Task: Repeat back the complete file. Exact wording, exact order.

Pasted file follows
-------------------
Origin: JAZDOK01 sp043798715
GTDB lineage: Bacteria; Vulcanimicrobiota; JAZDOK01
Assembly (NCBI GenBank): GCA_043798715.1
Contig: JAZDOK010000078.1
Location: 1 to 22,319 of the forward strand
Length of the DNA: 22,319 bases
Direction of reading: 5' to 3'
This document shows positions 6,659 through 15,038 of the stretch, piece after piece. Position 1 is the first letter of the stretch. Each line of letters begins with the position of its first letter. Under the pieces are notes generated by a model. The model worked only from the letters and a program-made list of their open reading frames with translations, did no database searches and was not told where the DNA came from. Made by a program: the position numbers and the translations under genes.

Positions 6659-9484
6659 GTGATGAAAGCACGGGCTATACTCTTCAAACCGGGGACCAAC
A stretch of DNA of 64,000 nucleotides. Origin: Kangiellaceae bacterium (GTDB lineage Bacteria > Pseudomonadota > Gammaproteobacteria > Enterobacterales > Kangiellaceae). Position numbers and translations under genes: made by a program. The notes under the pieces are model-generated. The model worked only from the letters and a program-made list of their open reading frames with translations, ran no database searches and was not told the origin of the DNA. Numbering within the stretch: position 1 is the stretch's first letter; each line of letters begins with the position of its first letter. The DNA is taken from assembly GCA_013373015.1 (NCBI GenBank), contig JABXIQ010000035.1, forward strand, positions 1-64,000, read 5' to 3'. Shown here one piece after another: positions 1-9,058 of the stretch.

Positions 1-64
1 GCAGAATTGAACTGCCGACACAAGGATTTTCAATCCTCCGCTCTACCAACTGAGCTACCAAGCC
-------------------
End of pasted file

Origin: JAZDOK01 sp043798715
GTDB lineage: Bacteria; Vulcanimicrobiota; JAZDOK01
Assembly (NCBI GenBank): GCA_043798715.1
Contig: JAZDOK010000078.1
Location: 1 to 22,319 of the forward strand
Length of the DNA: 22,319 bases
Direction of reading: 5' to 3'
This document shows positions 6,659 through 15,038 of the stretch, piece after piece. Position 1 is the first letter of the stretch. Each line of letters begins with the position of its first letter. Under the pieces are notes generated by a model. The model worked only from the letters and a program-made list of their open reading frames with translations, did no database searches and was not told where the DNA came from. Made by a program: the position numbers and the translations under genes.

Positions 6659-9484
6659 GTGATGAAAGCACGGGCTATACTCTTCAAACCGGGGACCAAC
A stretch of DNA of 64,000 nucleotides. Origin: Kangiellaceae bacterium (GTDB lineage Bacteria > Pseudomonadota > Gammaproteobacteria > Enterobacterales > Kangiellaceae). Position numbers and translations under genes: made by a program. The notes under the pieces are model-generated. The model worked only from the letters and a program-made list of their open reading frames with translations, ran no database searches and was not told the origin of the DNA. Numbering within the stretch: position 1 is the stretch's first letter; each line of letters begins with the position of its first letter. The DNA is taken from assembly GCA_013373015.1 (NCBI GenBank), contig JABXIQ010000035.1, forward strand, positions 1-64,000, read 5' to 3'. Shown here one piece after another: positions 1-9,058 of the stretch.

Positions 1-64
1 GCAGAATTGAACTGCCGACACAAGGATTTTCAATCCTCCGCTCTACCAACTGAGCTACCAAGCC